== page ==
Sandra Costello is visited by The Ghost of Richard Harris.
As someone with admittedly little knowledge of Richard Harris, Adrian Sibley’s documentary is a real delight. It is a balanced combination of voiceover by Harris himself, considered reflections by his three sons and interviews with many who worked closely with him and loved him dearly. The subject of this documentary is hardly a shrinking violet. If you know anything about Harris, you know the sensational stuff. There is no shortage of material to work with and as a viewer you are in no danger of becoming bored. In truth, they could easily have made the documentary twice as long.
Harris himself informs us early on “I’m going to tell you some lies”, which acts as a disclaimer, announcing the impossibility of truly figuring this man out. Described as excessive in every respect, he overindulged with alcohol, drugs and women yet, he loved his family fiercely and approached his work with an unrelenting passion. As with all larger-than-life personalities, you have to take the good with the bad.
Jared Harris takes us to the hotel suite where his father spent his final days and likens the experience to the death of an old lion. Jared admits that “the lights have dimmed since he left”, which feels appropriate considering Harris’ energetic personality and magnetism. We meet Damian and Jamie Harris who go through some of their father’s possessions together while reflecting on the man. The documentary feels deeply personal as we witness his three sons on screen guiding us along the narrative.
We are taken back to Harris’ very active early life when he was four-time rackets champion in Kilkee from 1947-1950. There is a statue of him brandishing a racket by The Diamond Rocks Café to this day. Later, we are told that he played rugby and that he could have been a professional. We see him at a rugby match in Twickenham in 2000 with his friend Peter O’Toole as he spontaneously rips off his jumper to proudly display his Munster jersey to the camera. We are also reminded of his music career with the hit song MacArthur Park. His endless talents prove difficult to keep track of.
At the beginning of his career and when Harris was penniless, he met and proposed to Elizabeth Rees-Williams who came from a wealthy family, ruffling many feathers in the process. He had a certain fearlessness to go after what he wanted, no matter how improbable his success. Various fellow actors share stories and opinions about working with Harris. Stephen Rea relays that “he would scare the life out of ya,” while Russell Crowe, clearly in awe of the man, believes that there was no performance about him and that he made everything authentic in his acting. Vanessa Redgrave tells us she loved him as an actor and friend, that he was enchanting to watch and had a great generosity of spirit.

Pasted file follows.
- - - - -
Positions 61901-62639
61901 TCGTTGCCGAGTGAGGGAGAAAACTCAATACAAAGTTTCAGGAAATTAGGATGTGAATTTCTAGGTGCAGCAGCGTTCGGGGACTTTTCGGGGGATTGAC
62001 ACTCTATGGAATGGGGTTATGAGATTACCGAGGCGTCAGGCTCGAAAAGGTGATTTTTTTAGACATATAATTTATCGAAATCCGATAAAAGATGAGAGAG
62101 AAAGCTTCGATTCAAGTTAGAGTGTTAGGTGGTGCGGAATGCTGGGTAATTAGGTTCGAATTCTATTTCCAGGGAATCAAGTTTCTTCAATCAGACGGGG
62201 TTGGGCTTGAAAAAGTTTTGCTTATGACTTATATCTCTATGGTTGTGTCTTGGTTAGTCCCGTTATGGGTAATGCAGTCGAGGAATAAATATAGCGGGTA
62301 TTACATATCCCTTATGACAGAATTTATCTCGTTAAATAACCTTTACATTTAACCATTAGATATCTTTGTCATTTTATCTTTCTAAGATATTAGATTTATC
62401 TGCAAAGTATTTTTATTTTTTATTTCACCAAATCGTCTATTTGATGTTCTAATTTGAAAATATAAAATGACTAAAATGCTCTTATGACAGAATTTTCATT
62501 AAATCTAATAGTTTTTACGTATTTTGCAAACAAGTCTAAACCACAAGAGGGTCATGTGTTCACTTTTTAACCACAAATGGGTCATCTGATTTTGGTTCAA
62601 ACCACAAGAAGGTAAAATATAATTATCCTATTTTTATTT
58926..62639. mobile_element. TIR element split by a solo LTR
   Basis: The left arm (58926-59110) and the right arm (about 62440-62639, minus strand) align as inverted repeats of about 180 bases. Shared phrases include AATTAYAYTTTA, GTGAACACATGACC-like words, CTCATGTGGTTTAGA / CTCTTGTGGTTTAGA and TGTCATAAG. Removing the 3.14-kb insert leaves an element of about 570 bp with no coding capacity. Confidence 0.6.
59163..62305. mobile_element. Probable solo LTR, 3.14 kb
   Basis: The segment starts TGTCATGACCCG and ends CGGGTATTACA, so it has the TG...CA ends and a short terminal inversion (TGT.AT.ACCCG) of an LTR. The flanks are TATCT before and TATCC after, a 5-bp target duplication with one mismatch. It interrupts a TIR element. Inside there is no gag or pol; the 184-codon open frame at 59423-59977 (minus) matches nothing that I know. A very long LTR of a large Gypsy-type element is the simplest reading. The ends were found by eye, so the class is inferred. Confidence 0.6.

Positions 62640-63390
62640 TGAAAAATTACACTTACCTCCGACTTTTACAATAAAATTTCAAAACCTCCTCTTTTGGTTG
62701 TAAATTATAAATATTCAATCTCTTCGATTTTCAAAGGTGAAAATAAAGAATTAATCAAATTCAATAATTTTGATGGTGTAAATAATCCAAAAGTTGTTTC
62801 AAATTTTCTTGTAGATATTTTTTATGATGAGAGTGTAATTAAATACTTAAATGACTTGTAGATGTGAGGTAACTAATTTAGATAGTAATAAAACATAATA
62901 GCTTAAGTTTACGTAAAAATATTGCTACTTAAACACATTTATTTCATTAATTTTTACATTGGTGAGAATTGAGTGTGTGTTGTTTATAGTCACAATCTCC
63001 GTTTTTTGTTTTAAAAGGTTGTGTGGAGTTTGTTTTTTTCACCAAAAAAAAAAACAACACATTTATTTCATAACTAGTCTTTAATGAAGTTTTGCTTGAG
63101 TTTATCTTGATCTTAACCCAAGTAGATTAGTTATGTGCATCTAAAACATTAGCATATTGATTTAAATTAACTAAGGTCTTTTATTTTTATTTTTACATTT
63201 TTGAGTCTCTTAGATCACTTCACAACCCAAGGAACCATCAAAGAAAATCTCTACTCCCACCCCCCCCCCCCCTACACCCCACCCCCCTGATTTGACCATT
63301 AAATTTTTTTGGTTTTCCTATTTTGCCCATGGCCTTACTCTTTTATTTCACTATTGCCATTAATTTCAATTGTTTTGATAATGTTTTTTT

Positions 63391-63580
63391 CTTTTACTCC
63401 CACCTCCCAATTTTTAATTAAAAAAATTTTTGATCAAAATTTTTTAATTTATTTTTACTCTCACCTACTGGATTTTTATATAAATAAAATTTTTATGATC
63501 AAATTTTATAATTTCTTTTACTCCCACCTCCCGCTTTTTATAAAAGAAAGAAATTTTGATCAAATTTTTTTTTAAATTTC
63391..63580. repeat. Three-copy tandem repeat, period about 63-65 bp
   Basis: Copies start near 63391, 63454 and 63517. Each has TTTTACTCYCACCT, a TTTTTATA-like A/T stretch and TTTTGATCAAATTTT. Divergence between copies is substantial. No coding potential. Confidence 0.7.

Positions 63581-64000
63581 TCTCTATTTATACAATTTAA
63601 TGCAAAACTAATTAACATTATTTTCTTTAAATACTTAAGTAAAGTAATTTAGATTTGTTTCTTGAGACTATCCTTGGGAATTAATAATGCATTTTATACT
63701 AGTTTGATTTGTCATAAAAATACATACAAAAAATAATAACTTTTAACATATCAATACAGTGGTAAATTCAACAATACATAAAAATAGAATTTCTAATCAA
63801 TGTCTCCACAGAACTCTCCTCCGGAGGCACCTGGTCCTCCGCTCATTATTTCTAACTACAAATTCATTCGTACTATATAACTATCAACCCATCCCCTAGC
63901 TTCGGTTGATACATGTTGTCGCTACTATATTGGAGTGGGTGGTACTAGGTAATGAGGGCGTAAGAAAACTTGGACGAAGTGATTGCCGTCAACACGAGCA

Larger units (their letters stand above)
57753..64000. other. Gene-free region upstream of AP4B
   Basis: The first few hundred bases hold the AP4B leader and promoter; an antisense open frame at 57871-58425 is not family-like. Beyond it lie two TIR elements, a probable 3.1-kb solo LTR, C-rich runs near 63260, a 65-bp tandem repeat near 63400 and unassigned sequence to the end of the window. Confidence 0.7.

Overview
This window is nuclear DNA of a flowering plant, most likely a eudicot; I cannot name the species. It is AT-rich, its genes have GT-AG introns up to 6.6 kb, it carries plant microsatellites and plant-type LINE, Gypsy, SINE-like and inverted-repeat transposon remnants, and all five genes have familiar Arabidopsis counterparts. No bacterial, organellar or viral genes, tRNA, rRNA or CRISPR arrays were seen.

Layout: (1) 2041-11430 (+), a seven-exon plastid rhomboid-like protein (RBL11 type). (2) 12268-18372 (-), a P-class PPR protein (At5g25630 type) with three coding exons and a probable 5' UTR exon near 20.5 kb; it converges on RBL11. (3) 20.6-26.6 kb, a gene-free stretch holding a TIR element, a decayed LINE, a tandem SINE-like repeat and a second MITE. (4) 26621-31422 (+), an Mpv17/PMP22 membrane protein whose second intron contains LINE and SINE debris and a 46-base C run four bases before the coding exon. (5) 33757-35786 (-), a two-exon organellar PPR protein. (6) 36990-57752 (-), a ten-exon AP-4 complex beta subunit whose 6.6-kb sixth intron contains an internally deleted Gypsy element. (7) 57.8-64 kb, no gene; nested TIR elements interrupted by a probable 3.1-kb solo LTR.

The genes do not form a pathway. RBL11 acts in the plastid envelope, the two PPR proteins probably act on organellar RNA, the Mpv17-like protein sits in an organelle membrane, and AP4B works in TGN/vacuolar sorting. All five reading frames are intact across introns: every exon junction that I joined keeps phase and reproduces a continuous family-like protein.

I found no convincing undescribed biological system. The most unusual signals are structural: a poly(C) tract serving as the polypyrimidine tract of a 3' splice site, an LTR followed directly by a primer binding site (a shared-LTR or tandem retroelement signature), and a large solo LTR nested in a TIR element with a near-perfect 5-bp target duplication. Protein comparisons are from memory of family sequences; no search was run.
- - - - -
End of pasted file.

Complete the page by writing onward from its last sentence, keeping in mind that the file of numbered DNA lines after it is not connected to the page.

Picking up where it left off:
Harris is shown to contradict himself aplenty which provides good humour to the documentary. Through voiceover he announces that he never played the Hollywood game but his sons assure us that he did. After the breakdown of his first marriage, he had a divorce honeymoon. He went on a week-long drinking binge with friends which was captured by the media. This is when his hellraiser reputation became solidified. We are introduced to the Rolls Royce he once owned and which was rumoured to have been gifted to him by Princess Margaret. The current owner asks his sons if this rumour is true and they deny it but there is doubt around the true origin of the car. This serves to convey the difficulty of accessing the full truth about Harris, even by those who knew him best.
The Field is deemed his “most defining” film and it is the one perhaps that most Irish people know him for. Harris was not Jim Sheridan’s first choice for the role. Sheridan surmises that Harris “thought he could do anything.” He describes him as kind but mad. He fought him on many of his directorial instructions particularly in relation to the scene in which The Bull McCabe breaks down. It is interesting to get a glimpse of how he worked with directors and how directors attempted to keep in check.
His final role of Albus Dumbledore was one that delighted him. He spun a story to the press about taking the part to please his granddaughter, which created a media buzz around him once more. He enjoyed it when he was able to control the narrative about himself in this way. At his funeral, the famous words from Hamlet were attributed to him: “He was a man, take him for all in all, I shall not look upon his like again.” These words perfectly sum up his flawed yet unmatchable persona which this documentary certainly succeeds in communicating.
The Ghost of Richard Harris screened at the Cork International Film Festival on 13th November 2022.